If you or a loved one has been accused of a probation violation in Florida, don’t wait. Contact an experienced criminal defense attorney to aggressively fight for your rights. The lawyers of Dimond Kaplan & Rothstein, P.A., located in West Palm Beach, FL can help. Contact us today.
For many criminal offenses in Florida, state statutes allow the courts to order probation as part, or the entirety of, an offender’s adjudicated sentence. When a court decides on the option of probation, a person convicted of a crime gets the chance to remain in the community instead of going to prison.
Types of Probation in Florida
The Florida Department of Corrections issues the following types of probation, based upon the court’s recommendations:
The offender must obey certain conditions and be in regular contact with probation and/or parole officers.
The offender must obey certain conditions but is not required to be in regular contact with a probation or parole officer.
The offender is under supervised custody which may include restricted travel and police surveillance.
Community Control II
The offender is under full-time supervision of probation officers, and may have some measure of residential confinement and/or 24/7 electronic surveillance.
Sex Offender Probation
The offender is under strict supervision by an officer and must follow a court mandated treatment plan.
Probation Rules and Restrictions
Probation requires that a defendant follow certain court-ordered rules and restrictions, which can include any or all of the following:
- Performing some sort of community service
- Regularly reporting to a probation officer
- Refraining from the use of drugs or alcohol
- Avoiding certain places and/or people
- Appearing in court as requested
- Attending court-mandated rehabilitation programs as necessary
- Paying restitution to crime victims
- Restricted travel
- Submitting to drug and/or alcohol testing
- Obeying the law
A Violation of Probation (VOP) occurs whenever a defendant breaks any of the terms of his or her probation agreement. The nature of, and penalties for, probation violations in Florida are listed in Chapter 948 of the Florida Statutes. Depending upon the type and seriousness of the violation, whether or not there have been any past probation violations, and what the particular circumstance of the violation are, significant penalties are possible, including fines, extended probation and/or jail time.
The following list contains common probation violations:
- Missing a court appearance
- Not reporting to a probation officer as directed
- Not paying court-ordered fines or restitutions
- Not avoiding certain places or people as ordered
- Possessing, using or selling illegal drugs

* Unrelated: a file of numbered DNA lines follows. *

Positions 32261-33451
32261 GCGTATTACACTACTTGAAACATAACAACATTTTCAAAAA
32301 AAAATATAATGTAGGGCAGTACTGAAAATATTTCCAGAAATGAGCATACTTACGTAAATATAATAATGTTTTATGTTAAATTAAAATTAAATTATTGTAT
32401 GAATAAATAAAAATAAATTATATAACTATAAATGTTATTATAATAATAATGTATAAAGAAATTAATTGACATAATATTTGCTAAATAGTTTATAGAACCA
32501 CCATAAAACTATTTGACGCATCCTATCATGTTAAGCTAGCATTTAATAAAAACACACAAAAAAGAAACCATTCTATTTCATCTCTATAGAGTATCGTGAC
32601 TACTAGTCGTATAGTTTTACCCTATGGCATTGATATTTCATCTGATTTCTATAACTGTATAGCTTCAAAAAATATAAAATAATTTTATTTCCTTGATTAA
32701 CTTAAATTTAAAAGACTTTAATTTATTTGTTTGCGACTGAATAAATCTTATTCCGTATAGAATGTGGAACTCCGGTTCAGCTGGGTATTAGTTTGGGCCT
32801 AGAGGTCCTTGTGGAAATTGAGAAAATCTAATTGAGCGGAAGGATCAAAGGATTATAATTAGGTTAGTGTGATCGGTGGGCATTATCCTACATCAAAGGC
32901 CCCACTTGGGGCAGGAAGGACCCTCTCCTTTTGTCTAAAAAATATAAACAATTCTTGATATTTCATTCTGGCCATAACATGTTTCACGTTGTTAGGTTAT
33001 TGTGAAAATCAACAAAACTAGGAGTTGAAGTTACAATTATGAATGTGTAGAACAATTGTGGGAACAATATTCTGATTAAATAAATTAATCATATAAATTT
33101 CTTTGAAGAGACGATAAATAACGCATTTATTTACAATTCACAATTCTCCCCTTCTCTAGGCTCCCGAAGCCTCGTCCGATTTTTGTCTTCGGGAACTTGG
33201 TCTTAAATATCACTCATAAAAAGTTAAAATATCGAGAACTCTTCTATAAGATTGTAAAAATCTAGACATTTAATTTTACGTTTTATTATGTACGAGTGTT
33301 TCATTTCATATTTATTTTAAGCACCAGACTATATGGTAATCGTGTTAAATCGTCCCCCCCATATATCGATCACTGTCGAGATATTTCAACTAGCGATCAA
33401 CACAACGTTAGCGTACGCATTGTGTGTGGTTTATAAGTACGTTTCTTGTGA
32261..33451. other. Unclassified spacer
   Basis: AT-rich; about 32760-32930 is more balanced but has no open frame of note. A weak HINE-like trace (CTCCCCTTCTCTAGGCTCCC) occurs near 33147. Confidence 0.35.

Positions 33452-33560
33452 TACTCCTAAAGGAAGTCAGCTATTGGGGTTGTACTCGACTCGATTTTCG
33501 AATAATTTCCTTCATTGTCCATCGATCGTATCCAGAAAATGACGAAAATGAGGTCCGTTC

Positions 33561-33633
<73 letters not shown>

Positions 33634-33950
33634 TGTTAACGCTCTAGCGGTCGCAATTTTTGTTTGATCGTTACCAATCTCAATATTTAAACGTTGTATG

- Not reporting to a mandated rehabilitation program
- Committing another crime while on probation
If you have been found guilty of a crime and have been granted probation as all or part of your sentence, and then you violate your probation order in any way, the following scenario is likely to occur. First, your probation officer will decide whether or not you will simply receive a warning and/or reprimand, or, if he or she decides that the violation was serious enough, may determine that you will have to appear in court for a probation hearing.
In court, you will not have a jury trial – a judge, alone will hear your case. The prosecuting attorney will try to prove that you did indeed violate the terms of your probation and the evidence need not be overwhelming. The court will make a decision based only upon a “preponderance of the evidence,” meaning a likelihood of at least 50 percent that you are guilty. The judge will also consider such factors as the violation’s seriousness, any past history of probation violation, and any other relevant circumstances pertaining to the alleged violation. In addition, you may be required to testify as a witness at your own hearing.
Florida law recognizes two types of probation violations: technical and substantive.
Technical Probation Violation
A technical violation is a violation of any of general or specific condition of your probation, i.e. missing a meeting with your probation officer, not completing court-ordered classes, not making restitution, changing your address without permission, etc.
Substantive Probation Violation
A substantive violation occurs if you were to commit a new crime. And if you do commit a new crime during your probation period, you can be prosecuted for it at any time afterward; all statutes of limitation are waived.
Legal Assistance for a Probation Violation in Florida
Because of the many conditions placed upon a defendant who is granted probation, it is often too easy to violate a probation agreement. And, as stated, the court need not render a verdict against you based on evidence “beyond a reasonable doubt.” Therefore, defending against a probation violation charge requires considerable knowledge and legal skill.
At Dimond Kaplan & Rothstein, P.A., we have the expertise and experience to help you mount a compelling probation violation defense. Call us for a free consultation, so that we can best determine how to aid you in your case.